If you can’t save a piece of history in the real world, save it in the virtual world.
That’s what was done to the Boeing/United Airlines Hangar that for the past 77 years has graced Iowa City Municipal Airport (IOW) in Iowa.
The hangar is slated for demolition to make room for a runway safety area. But before the bulldozer arrives, the hangar was recreated for Microsoft Flight Simulator and installed in an aircraft-size simulator at the Alexis Park Inn & Suites, an aviation-themed hotel at the airport.
Jay and Mary Honeck own the inn. They started the business in 2002, buying what was basically a run-down hotel and turning it into an aviation-themed establishment. The suites are named after famous aviators such as the Wright brothers, Charles Lindbergh and Amelia Earhart or after aircraft such as Corsair, Mustang and Constellation. The décor features aviation art and, in many cases, period correct furnishings.
The aircraft-size flight simulator game, which is in the conference room/theater, is a recent addition. Work began on it in October 2006. It was finished last month.
According to Jay Honeck, the simulator was created as a prototype and proof-of-concept model for an aviation exhibit at the Iowa Children’s Museum.
“The idea of the simulator was to show officials at the museum an interactive means of getting children interested in aviation. It had to be realistic,” said Honeck. “I knew that you can pretty much set up a simulator anywhere, but it is not real when you are flying a keyboard at a desk. You need full controls that aren’t C-clamped to a desk.”
Keith Roof, whom Honeck describes as an A&P mechanic with the skill of an old-world craftsman, designed and built the simulator’s fuselage frame from metal.
“Keith named it ‘The Kiwi,’ which, of course, is a flightless bird,” said Honeck.
The electrically adjustable seat came out of Honeck’s Mustang convertible. A well-placed bass speaker under the seat, a 104-inch projector screen and top-of-the-line rudder pedals and yoke — combined with a fast computer — do the rest.
“To have a good simulator you need a fast computer,” Honeck stressed. “A regional company called Neo Computers built one for us at cost. That really helped out a lot. I figure we got the whole thing done for under $3,000.”
Just like other flight simulator games, the “pilot” can fly pretty much anywhere.
“You can set it up into any airport, any airplane, any weather, any season,” he said. “You can do IFR approaches. There is one scenario where you fly an Extra over the Grand Canyon.”
One of the finishing touches was a realistic depiction of the old hangar. The hangar was built in the late 1920s by Boeing Air Transport, which later combined with National Air Transport, Pacific Air Transport and Varney Air Lines to create what we know today as United Airlines. Iowa City Airport was one of United’s first passenger hubs.
“Thousands of people probably started their journeys from here,” said Honeck, who is a member of Friends of Iowa Airport, an organization created to protect the airport. One of the group’s efforts was an attempt to relocate the hangar so that it could be restored, but they have not been able to make that happen.
“It is one of seven historic hangars of its type in the country, but our local historical society is more interested in saving Victorian homes than what it thinks is nothing more than a big warehouse,” said Honeck.
Honeck shared his frustration in chats on the Internet with Jim Bosworth, a computer programmer who, in turn, shared it with Al Heline, a retiree whose hobby includes creating background scenery for Microsoft Flight Simulator.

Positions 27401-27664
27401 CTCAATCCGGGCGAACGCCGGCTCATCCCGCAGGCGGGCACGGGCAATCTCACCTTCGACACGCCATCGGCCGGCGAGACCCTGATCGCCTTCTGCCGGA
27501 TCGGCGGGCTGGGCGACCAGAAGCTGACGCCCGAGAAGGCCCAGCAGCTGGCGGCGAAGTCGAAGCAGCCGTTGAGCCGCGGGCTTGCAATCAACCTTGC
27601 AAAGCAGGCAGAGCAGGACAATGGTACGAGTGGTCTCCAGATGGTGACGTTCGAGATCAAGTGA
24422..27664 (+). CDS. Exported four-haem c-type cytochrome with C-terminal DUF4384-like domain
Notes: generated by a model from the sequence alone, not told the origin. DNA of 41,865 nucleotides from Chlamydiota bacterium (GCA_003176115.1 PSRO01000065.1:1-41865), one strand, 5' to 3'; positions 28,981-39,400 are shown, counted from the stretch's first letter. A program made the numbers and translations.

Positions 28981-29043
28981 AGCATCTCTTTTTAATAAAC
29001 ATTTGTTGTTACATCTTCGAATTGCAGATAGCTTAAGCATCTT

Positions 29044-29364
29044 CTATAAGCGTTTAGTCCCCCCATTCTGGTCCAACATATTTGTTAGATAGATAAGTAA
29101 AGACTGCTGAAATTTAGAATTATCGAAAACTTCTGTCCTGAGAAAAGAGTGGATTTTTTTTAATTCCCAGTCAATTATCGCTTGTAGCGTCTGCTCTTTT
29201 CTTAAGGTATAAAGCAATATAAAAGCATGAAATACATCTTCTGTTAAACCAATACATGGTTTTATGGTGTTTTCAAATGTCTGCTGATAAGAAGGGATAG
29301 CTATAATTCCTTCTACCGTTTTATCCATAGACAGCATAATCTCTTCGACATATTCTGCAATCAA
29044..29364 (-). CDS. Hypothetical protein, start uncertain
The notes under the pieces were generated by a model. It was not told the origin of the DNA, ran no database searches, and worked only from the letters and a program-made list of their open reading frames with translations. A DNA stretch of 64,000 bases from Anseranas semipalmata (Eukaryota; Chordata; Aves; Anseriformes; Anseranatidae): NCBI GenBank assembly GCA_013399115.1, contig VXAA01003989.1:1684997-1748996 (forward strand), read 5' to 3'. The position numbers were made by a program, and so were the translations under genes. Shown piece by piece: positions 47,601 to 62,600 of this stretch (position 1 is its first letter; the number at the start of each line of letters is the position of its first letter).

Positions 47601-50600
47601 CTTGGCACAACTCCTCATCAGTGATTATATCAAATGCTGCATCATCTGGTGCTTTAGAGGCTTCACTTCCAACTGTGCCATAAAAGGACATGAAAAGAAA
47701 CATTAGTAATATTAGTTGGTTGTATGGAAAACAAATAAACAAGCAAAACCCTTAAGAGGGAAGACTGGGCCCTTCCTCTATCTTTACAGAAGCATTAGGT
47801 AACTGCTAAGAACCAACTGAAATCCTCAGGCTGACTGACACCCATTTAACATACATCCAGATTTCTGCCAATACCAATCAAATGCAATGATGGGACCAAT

“They contacted me, out of the clear blue sky, and volunteered to make our Kiwi experience just that much better,” said Honeck. “They are just remarkably nice, giving folks, doing all this work for no reason except their personal enjoyment, and the enjoyment of their fellow aviators.”
“Jay and Jim got to talking and decided to do the simulation of Jay’s hotel on Flight Simulator,” Heline recalled. “Doing a depiction of the hangar was the next logical step.”
The scenery is created using photographs of the buildings, satellite photos and images available from Google Earth.
“In the case of the hangar I had a couple of recent photos that Jay had taken, and then Jay sent me some very old pictures of the hangar, so I could see what it looked like back when,” said Heline.
After the basic imagery is obtained the artist must electronically remove every day objects, such as automobiles, people and telephone poles that obscure the scenery.
“It is a painstaking process,” said Heline, “especially when you have an eye for detail.”
The easy thing to do would have been to create the old hangar as it looked when it was used by the fledgling airline, but that wouldn’t be accurate, he said.
“Jay made a comment about the detail of the rust on the doors and I realized that he feels the way I do about these things,” Heline recalled. “The building only looked pristine when it was new and now it has rust and dirt on it. The average person maybe wouldn’t pay attention to that level of detail, but I am a self-proclaimed perfectionist.”
The hangar depiction is “scary it is so realistic,” said Honeck. “It has the rust that has run down onto the front of the doors and chunks of the bottom of the door missing where the metal rusted through. Sitting in the simulator when you are in front of the hangar looks just like it does when I am sitting in front of it in my car.”
In a way, says Honeck, the virtual world has helped them preserve the hangar for future generations.
“It is an irreplaceable piece of aviation history. We will always be able to see it in the virtual world,” he said. “I am putting the files on our website for free downloads so it can be added to flight simulator.”
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